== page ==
The single most important life lesson I have learnt in my entrepreneurship voyage is to "persist long enough". Things will happen. 

How I Hired my Startup Team in 5 Countries.

"Hiring is Hard". Repeat with me. "HIRING IS HARD", especially when you're building your team from ground up.

Finding and negotiating contract with a potential candidate can take from 2 weeks to 2 months. If it takes less than that, you're rushing. If it takes more than that, you're not talking to enough candidates.

Having said that, I'll focus my advise on finding talent here:

1. Linkedin

Clichéd as it may sound, Linkedin was my go to platform for finding new talent. 

As I had a wearables company, I'd start by typing "Wearables" and follow it with the kind of talent I was trying to find, to narrow down my search. So for UX personnel, I'd type "Wearables UX" and hit ENTER.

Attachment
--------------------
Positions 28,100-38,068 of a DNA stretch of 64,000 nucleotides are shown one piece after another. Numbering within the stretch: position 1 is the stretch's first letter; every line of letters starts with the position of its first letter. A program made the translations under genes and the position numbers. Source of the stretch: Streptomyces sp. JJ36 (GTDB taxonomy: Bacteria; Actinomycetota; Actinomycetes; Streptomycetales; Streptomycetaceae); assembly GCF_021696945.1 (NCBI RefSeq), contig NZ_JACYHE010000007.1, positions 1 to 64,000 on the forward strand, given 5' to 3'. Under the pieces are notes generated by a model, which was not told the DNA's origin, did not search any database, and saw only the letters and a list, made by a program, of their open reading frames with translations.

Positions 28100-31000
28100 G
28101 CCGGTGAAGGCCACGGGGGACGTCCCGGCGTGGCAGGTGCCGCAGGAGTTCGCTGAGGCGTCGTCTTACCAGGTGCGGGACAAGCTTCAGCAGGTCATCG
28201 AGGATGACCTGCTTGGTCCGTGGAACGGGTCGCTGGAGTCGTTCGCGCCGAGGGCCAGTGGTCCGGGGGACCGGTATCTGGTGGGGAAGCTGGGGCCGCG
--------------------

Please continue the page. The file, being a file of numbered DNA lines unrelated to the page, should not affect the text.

Out of 1000s of search results I get, I further narrow it down by filtering the candidates from their experience. The best filter criteria was past company. I'd select Jawbone, Fitbit, Apple to find talent with the experience I was looking for. (That's almost like poaching. Sorry Apple.)

2. Diversify

Talking to one or two potential candidates is never a good option. You must talk to atleast 25 potential candidates at once. I used to message 25-30 people in one go, out of which only 7-8 would reply. Their response used to be either positive or negative. If negative, next day I'd message another 20-25 people to keep it on a roll.

3. The Message

Here's a sample I used to send:

This is the kind of response I used to get:

After this, I'd usually schedule a call time with the person. After the call, I used to assume I'd never hear back from this person. This helped me handle rejections very well.

Reaching out is just first step. There's usually a lot of back and forth before you sign someone on. More on that later. :)



I'll have to let go.